Smartphones have permanently altered the face and function of marketing as consumers are more frequently engaging in purchase activities across a 3 screen environment (i.e. television, the internet via computers and tablets, and mobile smartphones.) In digital ad parlance this is called “convergence” - we call it "3 card monte", either way it presents both “opportunity” and “challenge.”
The “opportunity” in convergence is that marketers have a chance to reach affluent people across multiple platforms with their marketing message. The “multi-screen generation,” are adults between the ages of 18 and 64 who have more discretionary income, are better educated, are more likely to be employed, and increasingly engage in activities across multiple screens. They also regularly engage with a smartphones, television, gaming consoles, and computers, spending an average of 54 hours per week interacting with media devices.
Convergence presents a “challenge” for marketers in the sense that they now have to make three screens instead of one -- smartphones, televisions, and computers -- work for their brand and for their consumers. There is little doubt that reaching this educated and affluent demographic can easily translate into better sales and brand expansion, but because this audience is so smart and tech-savvy, they are not easily reached nor are they susceptible to marketing messages. So how do you effectively reach them and make three screens work for your brand?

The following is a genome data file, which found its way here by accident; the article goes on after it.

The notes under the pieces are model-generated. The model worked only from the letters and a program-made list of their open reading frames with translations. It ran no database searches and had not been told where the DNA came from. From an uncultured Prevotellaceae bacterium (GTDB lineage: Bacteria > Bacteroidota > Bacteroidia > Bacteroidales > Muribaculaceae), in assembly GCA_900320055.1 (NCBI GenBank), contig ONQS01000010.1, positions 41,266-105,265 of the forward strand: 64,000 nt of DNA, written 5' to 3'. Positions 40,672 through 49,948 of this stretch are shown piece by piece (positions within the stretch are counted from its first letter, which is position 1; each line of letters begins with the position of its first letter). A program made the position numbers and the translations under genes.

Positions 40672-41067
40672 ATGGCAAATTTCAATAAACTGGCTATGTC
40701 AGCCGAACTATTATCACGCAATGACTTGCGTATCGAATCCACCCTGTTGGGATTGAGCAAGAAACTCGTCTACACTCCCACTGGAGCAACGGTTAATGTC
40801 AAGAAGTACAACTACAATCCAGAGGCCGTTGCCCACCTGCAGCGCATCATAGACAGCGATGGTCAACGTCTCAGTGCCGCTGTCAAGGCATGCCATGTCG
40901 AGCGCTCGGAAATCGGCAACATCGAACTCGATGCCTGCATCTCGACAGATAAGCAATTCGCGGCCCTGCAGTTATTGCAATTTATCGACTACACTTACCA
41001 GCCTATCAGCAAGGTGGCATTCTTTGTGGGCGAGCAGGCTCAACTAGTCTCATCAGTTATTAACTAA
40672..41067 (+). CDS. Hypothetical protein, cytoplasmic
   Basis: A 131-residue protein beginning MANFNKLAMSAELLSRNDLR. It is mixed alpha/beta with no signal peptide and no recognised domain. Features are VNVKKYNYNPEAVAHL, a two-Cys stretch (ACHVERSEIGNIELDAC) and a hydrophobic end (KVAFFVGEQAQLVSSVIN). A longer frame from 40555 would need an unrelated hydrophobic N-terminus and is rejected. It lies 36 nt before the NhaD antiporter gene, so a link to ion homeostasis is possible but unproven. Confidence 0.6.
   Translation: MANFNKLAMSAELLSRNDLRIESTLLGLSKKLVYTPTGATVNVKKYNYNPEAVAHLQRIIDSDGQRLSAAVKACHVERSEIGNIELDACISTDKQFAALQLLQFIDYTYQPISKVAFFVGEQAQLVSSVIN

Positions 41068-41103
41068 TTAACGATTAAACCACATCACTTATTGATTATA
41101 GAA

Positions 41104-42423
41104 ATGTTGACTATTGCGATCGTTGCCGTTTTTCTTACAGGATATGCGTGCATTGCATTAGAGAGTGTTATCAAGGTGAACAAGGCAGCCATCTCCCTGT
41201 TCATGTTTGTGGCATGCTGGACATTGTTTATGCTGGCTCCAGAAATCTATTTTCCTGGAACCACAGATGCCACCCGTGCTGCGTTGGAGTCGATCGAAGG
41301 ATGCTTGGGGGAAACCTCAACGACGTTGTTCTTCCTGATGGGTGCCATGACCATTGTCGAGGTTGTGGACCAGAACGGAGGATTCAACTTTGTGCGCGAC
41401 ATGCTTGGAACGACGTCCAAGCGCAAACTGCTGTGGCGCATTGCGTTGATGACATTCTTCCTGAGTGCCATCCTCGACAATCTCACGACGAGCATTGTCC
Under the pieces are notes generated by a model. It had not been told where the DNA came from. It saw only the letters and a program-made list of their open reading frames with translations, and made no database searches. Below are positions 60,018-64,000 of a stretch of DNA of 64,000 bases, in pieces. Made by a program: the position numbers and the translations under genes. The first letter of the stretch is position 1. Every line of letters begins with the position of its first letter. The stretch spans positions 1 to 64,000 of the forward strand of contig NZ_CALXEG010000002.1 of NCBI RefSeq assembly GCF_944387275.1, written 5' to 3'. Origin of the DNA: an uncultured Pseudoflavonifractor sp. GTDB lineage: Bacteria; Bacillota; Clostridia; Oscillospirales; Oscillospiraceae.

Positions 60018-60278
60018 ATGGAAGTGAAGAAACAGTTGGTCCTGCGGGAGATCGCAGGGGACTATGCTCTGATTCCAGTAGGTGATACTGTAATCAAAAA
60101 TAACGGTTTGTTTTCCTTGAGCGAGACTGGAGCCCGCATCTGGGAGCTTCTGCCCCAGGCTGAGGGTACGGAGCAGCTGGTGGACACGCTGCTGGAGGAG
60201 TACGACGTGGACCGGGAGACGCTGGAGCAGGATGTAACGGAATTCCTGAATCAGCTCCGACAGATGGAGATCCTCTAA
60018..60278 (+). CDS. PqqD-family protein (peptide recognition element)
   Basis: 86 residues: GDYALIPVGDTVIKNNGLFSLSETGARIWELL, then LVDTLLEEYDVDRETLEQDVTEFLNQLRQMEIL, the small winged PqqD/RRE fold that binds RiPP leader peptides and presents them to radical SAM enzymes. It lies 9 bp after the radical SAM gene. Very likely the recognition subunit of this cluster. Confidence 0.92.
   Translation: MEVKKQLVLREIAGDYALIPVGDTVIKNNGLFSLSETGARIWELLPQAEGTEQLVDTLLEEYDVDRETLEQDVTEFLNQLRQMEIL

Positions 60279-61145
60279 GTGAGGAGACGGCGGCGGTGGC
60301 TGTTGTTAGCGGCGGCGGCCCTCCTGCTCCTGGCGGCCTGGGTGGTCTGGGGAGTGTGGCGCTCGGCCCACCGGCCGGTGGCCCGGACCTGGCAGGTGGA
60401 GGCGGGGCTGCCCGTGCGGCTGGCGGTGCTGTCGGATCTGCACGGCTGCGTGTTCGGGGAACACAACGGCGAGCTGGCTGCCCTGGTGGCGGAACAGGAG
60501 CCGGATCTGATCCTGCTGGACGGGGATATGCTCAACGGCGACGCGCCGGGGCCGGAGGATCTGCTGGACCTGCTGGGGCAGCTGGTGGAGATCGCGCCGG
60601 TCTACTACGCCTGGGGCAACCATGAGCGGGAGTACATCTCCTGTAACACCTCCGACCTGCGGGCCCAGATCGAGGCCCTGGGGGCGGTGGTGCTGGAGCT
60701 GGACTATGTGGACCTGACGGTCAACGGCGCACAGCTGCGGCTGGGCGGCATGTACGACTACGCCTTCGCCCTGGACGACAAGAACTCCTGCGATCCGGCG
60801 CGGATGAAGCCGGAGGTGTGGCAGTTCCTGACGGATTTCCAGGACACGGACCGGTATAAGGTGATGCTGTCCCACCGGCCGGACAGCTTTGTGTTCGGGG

For starters, it helps to know the role each screens plays in people’s lives. Television is a medium for leisure; computers tend to be for information and production (e.g. work, shopping, news consumption, etc.); and smartphones for some information (via apps) but mostly for communication through talk and text. Understanding this usage will help you reach this audience with the right message as they engage with each individual screen. Considering the above, it comes as no surprise that three-screen consumption has impacted the way that people shop.
Knowing that computers and smartphones are used for primarily communication, productivity, and convenience (that is to say people use them to research products and / or services, pass along information, and make purchases) it therefore makes sense that television ads should be more akin to branded entertainment with online and mobile advertising acting like a hybrid of direct marketing and ‘directed’ branding among current customers via social media.
According to a Microsoft study, the purchase funnel has evolved from five phases to three: brand awareness, consideration and preference, and encouragement to purchase. In the new funnel, all screens work together to drive brand awareness, while the computer is the dominant form in the middle of the funnel*.
The implications of three-screen convergence are huge for branding and marketing. While each screen plays a unique but no less important part in driving sales, they also work together to drive awareness and strengthen brand measures. If your brand embraces a three-screen marketing strategy, you can produce results from the top of the funnel to the bottom by reaching people as they engage with multiple devices.